Thanks amWhy; probably a good idea to insert the image. I've added it to the question using your link. –  shambulator Jun 27 '11 at 19:09
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5 Answers

up vote 5 down vote accepted

D's chances of guessing correctly are either 100% (if B and C match) or 50% (if B and C mismatch). The chance that B and C match is 1/3, so D's overall chance of guessing correctly is 2/3.

C's chances of guessing correctly are 2/3 regardless of the initial setup.

Therefore D has the same chance as C.

Note: I'm assuming that all ${4 \choose 2} = 6$ initial set-ups are equiprobable.


Expanded Explanation:

There are 6 possible initial set-ups. Let's use lowercase for white and UPPERCASE for black. So initially we have one of these:

abCD aBcD aBCd AbCd ABcd AbcD

Note that only the third and sixth possibilities (in bold) have B and C matching.

Now consider D's strategy: if B and C match, guess the opposite (100% chance to be right). If not, guess at random (50% chance to be right). So D is right with probability (1)1/3 + (.5)2/3 = 2/3.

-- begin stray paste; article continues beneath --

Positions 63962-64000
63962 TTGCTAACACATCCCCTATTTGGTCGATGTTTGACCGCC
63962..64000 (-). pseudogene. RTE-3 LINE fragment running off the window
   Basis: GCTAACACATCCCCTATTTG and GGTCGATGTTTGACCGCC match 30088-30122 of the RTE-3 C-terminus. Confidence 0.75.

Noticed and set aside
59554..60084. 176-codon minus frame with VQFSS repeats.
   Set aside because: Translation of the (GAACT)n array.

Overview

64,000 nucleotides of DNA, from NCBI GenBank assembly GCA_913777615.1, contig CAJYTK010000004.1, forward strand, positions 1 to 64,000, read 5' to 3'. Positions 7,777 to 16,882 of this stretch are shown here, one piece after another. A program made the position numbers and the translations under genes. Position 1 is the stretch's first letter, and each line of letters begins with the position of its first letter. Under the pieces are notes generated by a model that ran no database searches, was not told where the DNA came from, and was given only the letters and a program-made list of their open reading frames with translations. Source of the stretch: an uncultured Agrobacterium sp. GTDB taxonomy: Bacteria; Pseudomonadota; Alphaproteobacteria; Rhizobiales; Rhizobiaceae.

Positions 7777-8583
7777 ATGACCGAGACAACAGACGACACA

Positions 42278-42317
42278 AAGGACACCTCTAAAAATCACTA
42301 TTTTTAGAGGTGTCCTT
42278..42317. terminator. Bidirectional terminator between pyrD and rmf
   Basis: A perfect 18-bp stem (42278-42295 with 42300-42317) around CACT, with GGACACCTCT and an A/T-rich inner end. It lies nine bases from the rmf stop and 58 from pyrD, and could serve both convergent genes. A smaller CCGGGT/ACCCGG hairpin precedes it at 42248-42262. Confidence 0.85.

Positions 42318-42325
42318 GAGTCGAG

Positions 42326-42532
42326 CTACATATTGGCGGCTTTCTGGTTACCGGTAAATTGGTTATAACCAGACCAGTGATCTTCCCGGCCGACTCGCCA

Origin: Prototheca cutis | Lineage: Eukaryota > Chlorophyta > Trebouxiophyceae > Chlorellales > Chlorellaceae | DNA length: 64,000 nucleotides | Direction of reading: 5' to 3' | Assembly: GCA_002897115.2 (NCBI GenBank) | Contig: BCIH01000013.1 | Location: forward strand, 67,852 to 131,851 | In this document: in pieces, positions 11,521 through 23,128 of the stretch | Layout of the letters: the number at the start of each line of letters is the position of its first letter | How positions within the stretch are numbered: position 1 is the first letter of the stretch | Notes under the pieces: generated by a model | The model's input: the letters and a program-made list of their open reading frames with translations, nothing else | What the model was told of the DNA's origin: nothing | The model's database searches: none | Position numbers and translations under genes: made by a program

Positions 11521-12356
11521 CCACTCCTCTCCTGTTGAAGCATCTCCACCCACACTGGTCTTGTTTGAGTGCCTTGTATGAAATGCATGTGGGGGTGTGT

Now consider C's strategy: just guess the opposite of B no matter what. From the table above (and from your question), C's chance is 2/3.

Note: D can achieve the 2/3 chance of winning by just using C's strategy (which is simpler): just guess the opposite of C. As you can see from the table above, this wins 2/3 of the time too since it implicitly incorporates the bold cases.

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+1 Nice job! Again, my post isn't an effort to out do either you or Steven: I simply thought it would be great to have a self-contained problem, to complement answers/explanations, and I felt awkward doing so within the OPs post. –  amWhy Jun 24 '11 at 23:00